BY LENNIE BENNETT
Times Art Critic
As the Good Book tells us, we reap what we sow. In the eyes of artist Lee Lee, the harvest is not heartening. She provides a persuasive visual argument for her conclusion in a large exhibition of her work at C. Emerson Fine Arts titled, appropriately, "Reap."
As sobering as her subject matter — environmental desecration — the works are less grim than you'd expect, mostly because they're also beautiful.
Yes, roadkill can be lovely when the dead animals are drawn with such elegance and laid out over patterns of tar tire tracks.
Still, Lee's paintings contain a strong element of didactic anger that technique can't mute. Red plays a dominant role in most works. It's sprinkled liberally through the Slaughterhouse series in portraying a place of animal death. The paper is shot through with bullets, then laid over a red backing. More red is spattered over the slaughterhouse interior. Red is also used metaphorically both in the slaughterhouse, to reference the damage of large carbon footprints, and in paintings of a missile silo where no killing actually occurs, rather its conveyance as a launching pad.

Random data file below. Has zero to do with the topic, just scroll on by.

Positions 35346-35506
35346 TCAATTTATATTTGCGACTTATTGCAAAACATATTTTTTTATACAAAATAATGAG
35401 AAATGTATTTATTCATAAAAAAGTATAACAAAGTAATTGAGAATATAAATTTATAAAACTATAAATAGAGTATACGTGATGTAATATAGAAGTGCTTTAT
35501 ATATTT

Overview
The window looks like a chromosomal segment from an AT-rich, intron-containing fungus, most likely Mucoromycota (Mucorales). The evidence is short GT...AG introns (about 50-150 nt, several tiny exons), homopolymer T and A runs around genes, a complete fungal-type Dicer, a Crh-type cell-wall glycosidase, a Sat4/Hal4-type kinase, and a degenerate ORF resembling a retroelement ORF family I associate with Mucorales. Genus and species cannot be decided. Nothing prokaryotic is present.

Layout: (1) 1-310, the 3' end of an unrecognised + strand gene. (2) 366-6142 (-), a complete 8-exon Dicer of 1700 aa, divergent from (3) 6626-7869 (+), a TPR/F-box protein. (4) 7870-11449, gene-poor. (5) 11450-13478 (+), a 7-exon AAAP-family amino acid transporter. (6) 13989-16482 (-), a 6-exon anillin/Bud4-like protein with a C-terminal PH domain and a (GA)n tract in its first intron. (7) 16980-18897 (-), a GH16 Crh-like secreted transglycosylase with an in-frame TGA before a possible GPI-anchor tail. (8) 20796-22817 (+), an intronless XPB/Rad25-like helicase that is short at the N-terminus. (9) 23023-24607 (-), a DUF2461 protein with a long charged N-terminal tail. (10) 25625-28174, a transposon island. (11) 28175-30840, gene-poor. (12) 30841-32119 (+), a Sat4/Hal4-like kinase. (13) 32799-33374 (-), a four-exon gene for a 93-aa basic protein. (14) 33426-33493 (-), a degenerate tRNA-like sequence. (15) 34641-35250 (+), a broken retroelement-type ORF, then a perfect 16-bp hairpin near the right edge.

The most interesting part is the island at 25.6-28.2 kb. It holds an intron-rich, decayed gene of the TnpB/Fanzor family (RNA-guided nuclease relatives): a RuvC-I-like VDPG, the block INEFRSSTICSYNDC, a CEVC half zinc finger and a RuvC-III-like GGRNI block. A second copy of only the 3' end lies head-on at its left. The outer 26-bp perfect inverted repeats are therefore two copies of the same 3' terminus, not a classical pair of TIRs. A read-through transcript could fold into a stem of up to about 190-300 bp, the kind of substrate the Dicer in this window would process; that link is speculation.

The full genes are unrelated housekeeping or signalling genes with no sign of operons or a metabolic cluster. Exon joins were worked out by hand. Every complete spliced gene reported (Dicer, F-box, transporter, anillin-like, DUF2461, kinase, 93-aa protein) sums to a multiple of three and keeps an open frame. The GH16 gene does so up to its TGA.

The stylistic middle ground Lee favors, between representational and abstract, is well served in Crop — The American Heartland, three paintings from an aerial perspective showing grids of fields compromised by industrial manufacturing plants. I should say that's probably what Lee paints because the works are blurred by a thin coat of white paint that resembles a dusting of snow or a bank of clouds.
The two largest paintings, both titled Rain — Oil Refinery, are divided in half by their treatments. The tops are realistic depictions of the refinery that melt into drips and pools of color at the bottom. In some ways they hearken back to Charles Sheeler's industrial landscapes of the mid 20th century. But Sheeler celebrated a generally held faith back then in industry's power to create a stronger, better nation. Lee, too, portrays her subject as a grand edifice but footnotes it with a murky pool of contaminated water that dispels the old optimism.
Bleed is the most visceral group, 12 paintings on plywood of aspen trunks blighted by a new strain of canker disease. Stands of trees cluster in a green wash of early morning light. Their gray bark is gouged and painted a blood red to resemble and exaggerate the effect of the virus.
Like all the works here — fallen birds resting on softly colored backgrounds, bees in various stages of decomposition yet still with their sprightly yellow and black markings, even the slaughterhouse and missile silo — we are left with a strange ambivalence about ignominious ends somehow ennobled through art.
Lennie Bennett can be reached at firstname.lastname@example.org or (727) 893-8293.